How do we determine the number of neutrons in a given atom?

First, let’s define some terms that you’ll need to be familiar with. The atomic number of an atom is the number of protons in the nucleus of that atom. The mass number (also called the nucleon number) of an atom is the total number of protons and neutrons in the nucleus of that atom. Finally, the relative atomic mass (symbol Aᵣ) of an element is the weighted average of the masses of the atoms of every isotope of that element. The unit of this quantity is the atomic mass unit (a.m.u), which is defined as 1/12 of the mass of an atom of carbon-12, that is the isotope of carbon with 6 protons and 6 neutrons.

For the relative atomic mass, we have to take a weighted average because some isotopes are more abundant than others – that means there are more of some isotopes that exist in nature, so the average mass of atoms of that element will be closer to the mass of the isotopes that are more common.

Chlorine atom - relative atomic mass

That’s a lot of information – let’s look at chlorine as an example. Chlorine has two isotopes that exist in significant quantity,Cl-35 (75%) and Cl-37 (25%). Remember that the numbers above the symbol are the mass numbers, so Cl-35 has a total of 35 protons and neutrons, and Cl-37 has a total of 37 protons and neutrons. Since we know the atomic number of Cl is 17, we can work out that Cl-35 has 18 neutrons, and Cl-37 has 20 neutrons. Remember – the atomic number of an element is constant for all isotopes, since it is the number of protons that actually defines which element an atom is. To calculate the relative atomic mass of chlorine we have to take the weighted average, so the calculation looks like this:
Relative atomic mass - formula

For chlorine, taking the two isotopes Cl-35 and Cl-37, we get:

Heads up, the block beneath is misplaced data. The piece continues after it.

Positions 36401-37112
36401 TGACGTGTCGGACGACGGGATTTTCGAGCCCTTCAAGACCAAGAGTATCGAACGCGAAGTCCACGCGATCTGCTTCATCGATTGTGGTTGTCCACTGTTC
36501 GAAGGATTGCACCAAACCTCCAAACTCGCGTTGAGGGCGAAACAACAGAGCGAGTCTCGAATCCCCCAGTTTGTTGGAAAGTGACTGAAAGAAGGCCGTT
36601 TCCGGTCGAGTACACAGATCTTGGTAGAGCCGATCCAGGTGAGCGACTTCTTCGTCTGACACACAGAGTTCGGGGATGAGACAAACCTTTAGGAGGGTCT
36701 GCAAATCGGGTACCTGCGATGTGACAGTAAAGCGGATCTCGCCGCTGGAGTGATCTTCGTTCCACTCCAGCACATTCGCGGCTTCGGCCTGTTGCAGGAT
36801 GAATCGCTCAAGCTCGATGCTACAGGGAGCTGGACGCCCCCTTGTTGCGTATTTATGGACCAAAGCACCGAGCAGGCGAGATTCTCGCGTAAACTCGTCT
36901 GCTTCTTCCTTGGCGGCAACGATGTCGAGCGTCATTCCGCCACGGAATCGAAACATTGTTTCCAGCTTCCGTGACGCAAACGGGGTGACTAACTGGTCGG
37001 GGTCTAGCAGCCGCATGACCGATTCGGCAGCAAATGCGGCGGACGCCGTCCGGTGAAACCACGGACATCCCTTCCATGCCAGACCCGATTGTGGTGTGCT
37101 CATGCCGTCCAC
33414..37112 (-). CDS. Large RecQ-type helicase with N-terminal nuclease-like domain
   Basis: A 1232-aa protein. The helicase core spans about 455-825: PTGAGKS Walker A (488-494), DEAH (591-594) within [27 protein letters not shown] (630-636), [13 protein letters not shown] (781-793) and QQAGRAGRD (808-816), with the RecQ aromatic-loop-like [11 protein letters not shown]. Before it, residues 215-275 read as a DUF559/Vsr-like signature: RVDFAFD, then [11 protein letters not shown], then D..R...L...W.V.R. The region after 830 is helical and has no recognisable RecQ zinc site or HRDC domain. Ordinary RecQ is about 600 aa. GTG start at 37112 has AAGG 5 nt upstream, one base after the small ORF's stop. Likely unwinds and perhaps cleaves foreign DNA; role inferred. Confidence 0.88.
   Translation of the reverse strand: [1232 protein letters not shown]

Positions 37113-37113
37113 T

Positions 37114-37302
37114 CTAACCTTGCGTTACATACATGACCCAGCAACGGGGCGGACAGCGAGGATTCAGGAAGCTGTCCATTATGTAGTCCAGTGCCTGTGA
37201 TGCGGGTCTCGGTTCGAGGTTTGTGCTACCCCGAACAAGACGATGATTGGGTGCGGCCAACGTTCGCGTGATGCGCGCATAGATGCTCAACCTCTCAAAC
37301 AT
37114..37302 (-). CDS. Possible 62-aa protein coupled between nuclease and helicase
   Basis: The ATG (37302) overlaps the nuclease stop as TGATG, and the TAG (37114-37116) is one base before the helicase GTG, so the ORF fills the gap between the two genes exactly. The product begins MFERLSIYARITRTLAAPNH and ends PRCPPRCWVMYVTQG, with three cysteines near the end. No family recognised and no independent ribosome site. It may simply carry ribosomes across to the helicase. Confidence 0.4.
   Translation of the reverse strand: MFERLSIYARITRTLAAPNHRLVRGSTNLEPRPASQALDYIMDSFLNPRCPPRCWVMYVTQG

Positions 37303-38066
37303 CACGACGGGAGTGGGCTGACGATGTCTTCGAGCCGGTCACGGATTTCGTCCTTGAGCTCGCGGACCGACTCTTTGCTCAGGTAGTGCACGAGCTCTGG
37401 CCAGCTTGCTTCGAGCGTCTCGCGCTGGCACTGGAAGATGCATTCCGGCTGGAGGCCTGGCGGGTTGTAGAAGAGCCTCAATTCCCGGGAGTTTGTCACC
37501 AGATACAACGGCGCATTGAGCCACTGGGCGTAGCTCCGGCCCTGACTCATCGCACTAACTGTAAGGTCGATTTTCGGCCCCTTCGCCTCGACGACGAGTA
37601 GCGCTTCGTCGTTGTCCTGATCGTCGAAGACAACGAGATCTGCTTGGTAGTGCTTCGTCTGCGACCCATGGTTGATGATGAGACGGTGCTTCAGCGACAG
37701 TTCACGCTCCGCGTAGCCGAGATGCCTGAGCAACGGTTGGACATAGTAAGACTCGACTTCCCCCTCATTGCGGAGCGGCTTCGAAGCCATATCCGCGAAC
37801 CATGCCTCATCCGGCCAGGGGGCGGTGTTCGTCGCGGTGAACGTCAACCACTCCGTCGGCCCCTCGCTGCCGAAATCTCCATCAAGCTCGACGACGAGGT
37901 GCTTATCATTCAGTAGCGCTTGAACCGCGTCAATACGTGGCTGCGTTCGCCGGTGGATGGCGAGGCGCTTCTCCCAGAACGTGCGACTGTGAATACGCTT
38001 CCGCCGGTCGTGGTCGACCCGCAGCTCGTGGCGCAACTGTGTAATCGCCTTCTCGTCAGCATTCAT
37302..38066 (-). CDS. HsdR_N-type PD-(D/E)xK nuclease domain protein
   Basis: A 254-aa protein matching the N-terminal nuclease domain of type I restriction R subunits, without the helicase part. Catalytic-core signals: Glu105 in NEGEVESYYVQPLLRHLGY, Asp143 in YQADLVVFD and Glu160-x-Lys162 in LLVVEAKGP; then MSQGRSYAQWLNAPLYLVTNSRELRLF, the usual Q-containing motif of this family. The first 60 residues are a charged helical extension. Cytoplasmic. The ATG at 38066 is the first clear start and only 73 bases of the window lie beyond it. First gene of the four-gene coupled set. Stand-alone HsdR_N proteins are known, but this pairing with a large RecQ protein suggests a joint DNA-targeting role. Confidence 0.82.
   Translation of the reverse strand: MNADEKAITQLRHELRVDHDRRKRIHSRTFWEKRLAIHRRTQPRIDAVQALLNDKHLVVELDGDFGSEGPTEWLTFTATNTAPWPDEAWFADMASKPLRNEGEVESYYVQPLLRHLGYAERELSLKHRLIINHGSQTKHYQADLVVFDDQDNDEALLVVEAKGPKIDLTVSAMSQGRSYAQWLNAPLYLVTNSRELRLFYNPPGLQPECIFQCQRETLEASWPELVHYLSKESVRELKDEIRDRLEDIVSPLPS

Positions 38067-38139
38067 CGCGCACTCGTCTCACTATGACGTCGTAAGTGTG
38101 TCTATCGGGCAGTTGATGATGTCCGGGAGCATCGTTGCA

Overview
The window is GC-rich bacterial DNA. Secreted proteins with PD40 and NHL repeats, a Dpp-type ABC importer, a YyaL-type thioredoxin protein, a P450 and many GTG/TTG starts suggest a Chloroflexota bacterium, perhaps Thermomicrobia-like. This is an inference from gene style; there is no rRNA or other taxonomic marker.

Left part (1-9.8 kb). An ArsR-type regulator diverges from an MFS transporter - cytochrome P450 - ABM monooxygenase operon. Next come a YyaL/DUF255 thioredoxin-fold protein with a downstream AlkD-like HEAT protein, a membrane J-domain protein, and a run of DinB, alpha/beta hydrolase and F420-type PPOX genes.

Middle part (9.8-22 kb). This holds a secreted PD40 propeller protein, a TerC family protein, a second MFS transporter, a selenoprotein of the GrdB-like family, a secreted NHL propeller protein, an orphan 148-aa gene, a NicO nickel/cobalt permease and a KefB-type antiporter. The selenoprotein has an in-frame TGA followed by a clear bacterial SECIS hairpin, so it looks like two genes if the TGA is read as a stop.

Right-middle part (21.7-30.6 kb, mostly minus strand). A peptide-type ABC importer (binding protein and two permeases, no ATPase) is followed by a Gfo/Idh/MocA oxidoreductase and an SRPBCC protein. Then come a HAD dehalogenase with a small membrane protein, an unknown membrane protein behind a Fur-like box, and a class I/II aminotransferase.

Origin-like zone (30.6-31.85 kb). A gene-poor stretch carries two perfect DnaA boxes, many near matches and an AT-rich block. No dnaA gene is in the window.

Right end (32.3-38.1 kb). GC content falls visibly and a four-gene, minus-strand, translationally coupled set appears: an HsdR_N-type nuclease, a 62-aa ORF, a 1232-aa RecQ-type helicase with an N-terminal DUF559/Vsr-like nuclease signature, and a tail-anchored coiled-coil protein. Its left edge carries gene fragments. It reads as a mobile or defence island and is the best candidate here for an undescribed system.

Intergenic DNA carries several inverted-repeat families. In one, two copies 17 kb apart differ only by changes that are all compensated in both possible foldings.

Relative atomic mass of chlorine

The real answer, 35.45, seen in the periodic table, comes from all the other minor isotopes we didn’t consider, but 35.5 is a good enough answer because all these other isotopes aren’t really relevant. You’ll notice that 35.45 rounds to 35.5 to three significant figures anyway.

Determining the number of neutrons

So what about neutrons? We saw in the chlorine example that for a specific isotope of an element, if we know the mass number of that isotope, we can work out the number of neutrons in an atom of that isotope by taking the mass number (total number of protons and neutrons) and subtracting the atomic number (number of protons). This leaves us with the number of neutrons in that isotope.

But how do scientists work out which isotopes of an element exist in significant proportions? The key is mass spectrometry. Mass spectrometry is a way of measuring which isotopes are present in a given sample of an element. If you take a mass spectrum of chlorine, for example, you get a graph that that looks like this:

mass spectrum chart for a sample of zirconium


The y axis corresponds to the relative abundance of each signal, the x axis is the mass to charge ratio, m/z. For this spectrum the charges are all just +1, so this axis just corresponds to the mass of the isotope that gives each signal. We know that chlorine exists as a diatomic gas, Cl2 – that’s why we see signals way up around 70. The most interesting part is the two signals at 35 and 37. These correspond to atoms of chlorine, specifically the isotopes Cl-35 and Cl-37. The abundances are approximately in the ratio 3:1, and this is how a scientist would work out which isotopes exist and in which relative quantities they are present. The above spectrum is simplified a little bit, as there would be very small quantities of other isotopes as well, but we don’t need to worry about these.

A mass spectrometer